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The Weekend Australian - Review - - Television - Evan Wil­liams

IN the year 2110, a gi­ant cor­po­ra­tion, Buy n Large, hav­ing colonised the world’s re­tail mar­kets and buried the land­scape in junk, has led a mass ex­o­dus from the planet. Mil­lions of earth­lings now live in an or­bit­ing space re­sort, while back on Earth a plucky lit­tle ro­bot called Wall.E — Waste Al­lo­ca­tion Load Lifter Earth­class — has been work­ing alone for 700 years, clean­ing up the rub­bish left by prof­li­gate hu­mans. Wall.E (Sun­day, 6.30pm, 7Mate) is like no other an­i­mated film I have seen, an eerily beau­ti­ful fa­ble from the Dis­ney-Pixar peo­ple. It taps into a host of pre­vail­ing fears: en­vi­ron­men­tal disas­ter, ram­pant con­sump­tion, a sense of fu­til­ity and loss even in the midst of plenty. Con­ser­va­tive voices in the US branded it left-wing pro­pa­ganda. But its themes of cos­mic lone­li­ness and vul­ner­a­bil­ity have been ex­plored be­fore in science-fic­tion classics. Writer-di­rec­tor An­drew Stan­ton’s achieve­ment has been to weld the con­ven­tions of an­i­mated sto­ry­telling to ideas of great dar­ing and some im­por­tance. The re­sult is a rich and provoca­tive work of art that also man­ages to be fun.

With his air of sleazy in­tel­li­gence, Ni­co­las Cage is a nat­u­ral in ob­ses­sive and delu­sional roles. David Lynch once called him the jazz mu­si­cian of ac­tors. In Match­stick Men (Satur­day, 11.30pm, Nine) he plays a con­man, Roy, who works with his part­ner Frank (Sam Rock­well) to bring off small-time swin­dles — trick­ing gullible house­wives out of a lit­tle cash, some­times aim­ing for big­ger pick­ings, but play­ing it safe. His fatherly in­stincts are awak­ened when he meets 14-year-old An­gela (Ali­son Lohman), who is equally pleased to be re­united with her long-lost dad. How much does she know about Roy’s real ac­tiv­i­ties? There’s a bit­ter lit­tle se­quence when he in­structs her in the ways of swin­dling and pulls off a scam with her col­lab­o­ra­tion. But when Roy sets his sights on a for­eign cur­rency swin­dle, he finds him­self in­volved in the big­gest scam of his ca­reer. The in­tri­cate and beau­ti­fully tai­lored screen­play never signals its punches or labours its points.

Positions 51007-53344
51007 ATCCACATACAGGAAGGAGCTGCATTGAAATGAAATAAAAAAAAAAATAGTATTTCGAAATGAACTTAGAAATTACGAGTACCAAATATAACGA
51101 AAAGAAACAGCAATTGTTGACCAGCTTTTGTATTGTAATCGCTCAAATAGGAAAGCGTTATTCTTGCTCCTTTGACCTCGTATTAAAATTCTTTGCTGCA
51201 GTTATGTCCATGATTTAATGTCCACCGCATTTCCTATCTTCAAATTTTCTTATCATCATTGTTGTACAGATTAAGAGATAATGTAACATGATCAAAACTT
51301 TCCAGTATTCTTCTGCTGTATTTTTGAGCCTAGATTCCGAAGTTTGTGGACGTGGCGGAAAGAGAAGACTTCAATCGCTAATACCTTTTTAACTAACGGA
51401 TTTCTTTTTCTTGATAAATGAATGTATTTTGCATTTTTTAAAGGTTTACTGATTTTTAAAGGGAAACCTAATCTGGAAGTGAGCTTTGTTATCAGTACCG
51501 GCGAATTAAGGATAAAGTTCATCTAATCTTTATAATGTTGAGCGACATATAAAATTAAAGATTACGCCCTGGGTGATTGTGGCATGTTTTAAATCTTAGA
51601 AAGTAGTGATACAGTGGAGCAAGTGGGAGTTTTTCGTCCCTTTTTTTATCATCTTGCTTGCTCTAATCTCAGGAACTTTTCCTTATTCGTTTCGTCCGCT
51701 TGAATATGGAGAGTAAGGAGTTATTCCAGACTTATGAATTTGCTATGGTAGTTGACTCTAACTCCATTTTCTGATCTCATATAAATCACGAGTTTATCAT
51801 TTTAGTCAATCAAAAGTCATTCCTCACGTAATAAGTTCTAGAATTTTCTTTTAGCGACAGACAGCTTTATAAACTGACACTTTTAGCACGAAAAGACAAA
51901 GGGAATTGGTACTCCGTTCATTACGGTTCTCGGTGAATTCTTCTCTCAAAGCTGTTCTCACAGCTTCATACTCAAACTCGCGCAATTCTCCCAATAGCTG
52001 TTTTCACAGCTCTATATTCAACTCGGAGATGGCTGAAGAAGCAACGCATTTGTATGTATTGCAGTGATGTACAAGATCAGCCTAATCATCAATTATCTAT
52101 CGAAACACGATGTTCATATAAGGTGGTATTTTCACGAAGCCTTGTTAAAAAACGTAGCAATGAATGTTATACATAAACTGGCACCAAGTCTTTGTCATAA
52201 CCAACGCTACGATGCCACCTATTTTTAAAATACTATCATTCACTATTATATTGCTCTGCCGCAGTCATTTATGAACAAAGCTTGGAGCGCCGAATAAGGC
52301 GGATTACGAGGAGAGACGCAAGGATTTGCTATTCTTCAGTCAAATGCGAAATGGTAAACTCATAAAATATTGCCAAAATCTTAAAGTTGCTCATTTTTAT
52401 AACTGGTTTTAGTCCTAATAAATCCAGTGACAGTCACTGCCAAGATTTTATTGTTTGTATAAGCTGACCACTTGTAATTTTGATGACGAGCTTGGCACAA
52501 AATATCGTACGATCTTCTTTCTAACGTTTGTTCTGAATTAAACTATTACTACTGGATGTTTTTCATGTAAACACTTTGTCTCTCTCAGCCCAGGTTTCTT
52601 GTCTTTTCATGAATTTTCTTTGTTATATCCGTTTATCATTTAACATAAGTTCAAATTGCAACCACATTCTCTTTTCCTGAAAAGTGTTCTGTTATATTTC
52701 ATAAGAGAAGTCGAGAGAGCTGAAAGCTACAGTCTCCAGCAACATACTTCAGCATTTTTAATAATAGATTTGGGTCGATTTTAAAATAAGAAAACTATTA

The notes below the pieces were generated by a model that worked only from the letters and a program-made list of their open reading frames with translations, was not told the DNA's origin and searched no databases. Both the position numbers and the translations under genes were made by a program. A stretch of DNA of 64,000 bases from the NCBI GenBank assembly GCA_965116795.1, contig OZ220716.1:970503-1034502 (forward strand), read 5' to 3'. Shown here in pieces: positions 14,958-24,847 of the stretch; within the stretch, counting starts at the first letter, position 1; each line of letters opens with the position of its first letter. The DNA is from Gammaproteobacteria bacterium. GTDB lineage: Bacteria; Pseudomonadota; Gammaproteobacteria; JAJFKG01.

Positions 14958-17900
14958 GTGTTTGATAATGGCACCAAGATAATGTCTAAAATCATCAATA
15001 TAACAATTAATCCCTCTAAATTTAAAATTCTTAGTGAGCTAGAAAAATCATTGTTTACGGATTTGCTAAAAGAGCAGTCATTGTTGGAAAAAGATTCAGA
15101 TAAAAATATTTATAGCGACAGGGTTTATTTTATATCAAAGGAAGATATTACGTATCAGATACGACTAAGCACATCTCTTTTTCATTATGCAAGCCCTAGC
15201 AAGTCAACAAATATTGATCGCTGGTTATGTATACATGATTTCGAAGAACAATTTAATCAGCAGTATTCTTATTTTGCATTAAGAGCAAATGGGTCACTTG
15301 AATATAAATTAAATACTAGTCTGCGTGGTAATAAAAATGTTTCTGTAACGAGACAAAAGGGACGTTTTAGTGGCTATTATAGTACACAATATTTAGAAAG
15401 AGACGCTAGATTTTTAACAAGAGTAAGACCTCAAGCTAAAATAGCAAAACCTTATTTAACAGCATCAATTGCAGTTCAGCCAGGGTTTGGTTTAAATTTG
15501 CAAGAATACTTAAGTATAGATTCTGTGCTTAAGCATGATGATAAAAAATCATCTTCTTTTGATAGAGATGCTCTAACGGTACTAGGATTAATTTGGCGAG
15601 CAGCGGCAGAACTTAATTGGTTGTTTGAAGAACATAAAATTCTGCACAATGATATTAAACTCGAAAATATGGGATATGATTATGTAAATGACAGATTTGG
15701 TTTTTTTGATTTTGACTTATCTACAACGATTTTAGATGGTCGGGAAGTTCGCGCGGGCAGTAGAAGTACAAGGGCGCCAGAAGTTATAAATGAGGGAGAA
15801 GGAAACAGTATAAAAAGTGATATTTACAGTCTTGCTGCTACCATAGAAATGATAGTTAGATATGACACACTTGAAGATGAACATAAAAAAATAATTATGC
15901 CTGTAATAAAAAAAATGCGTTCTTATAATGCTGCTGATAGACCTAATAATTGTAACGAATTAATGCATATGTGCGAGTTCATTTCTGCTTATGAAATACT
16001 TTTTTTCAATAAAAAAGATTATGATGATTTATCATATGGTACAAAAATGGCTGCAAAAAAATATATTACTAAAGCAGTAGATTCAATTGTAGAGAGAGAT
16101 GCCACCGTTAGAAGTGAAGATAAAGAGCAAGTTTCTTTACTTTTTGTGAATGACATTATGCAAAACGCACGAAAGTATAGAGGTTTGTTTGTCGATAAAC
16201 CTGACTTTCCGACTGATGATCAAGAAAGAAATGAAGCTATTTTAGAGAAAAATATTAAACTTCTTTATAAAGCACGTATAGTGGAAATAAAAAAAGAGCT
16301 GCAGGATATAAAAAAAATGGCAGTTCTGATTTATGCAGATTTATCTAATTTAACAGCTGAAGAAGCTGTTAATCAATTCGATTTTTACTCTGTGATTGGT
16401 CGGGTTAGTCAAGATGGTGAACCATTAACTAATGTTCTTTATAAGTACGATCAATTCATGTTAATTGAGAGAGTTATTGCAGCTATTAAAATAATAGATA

I was never as keen on Arthur (Satur­day, 1pm, Nine) as some peo­ple, de­spite Dud­ley Moore’s charis­matic turn as a dis­so­lute play­boy and John Giel­gud’s Os­car-win­ning per­for­mance as a su­per­cil­ious but­ler. In the fum­bling lover depart­ment, give me Woody Allen’s An­nie Hall (Sun­day, 12.55am, ABC1), made in 1977 when Diane Keaton was as big a star as Cate Blanchett is to­day. Keaton’s An­nie is an as­pir­ing singer who wins the heart of Woody’s neu­rotic and in­se­cure Alvy Singer, a typ­i­cal Allen cre­ation loosely based on his own ex­pe­ri­ences. The film is crammed with trade­mark Allen touches: abun­dant one-lin­ers, lovely New York lo­ca­tions, child­hood flash­backs and plenty of asides to cam­era. This charm­ing por­trait of a hope­less love af­fair is as fresh and funny as ever.

(G) ★★★★✩ Sun­day, 6.30pm, 7Mate

(M) ★★★★✩ Sun­day, 12.55am, ABC1

(M) ★★★ Satur­day, 11.30pm, Nine

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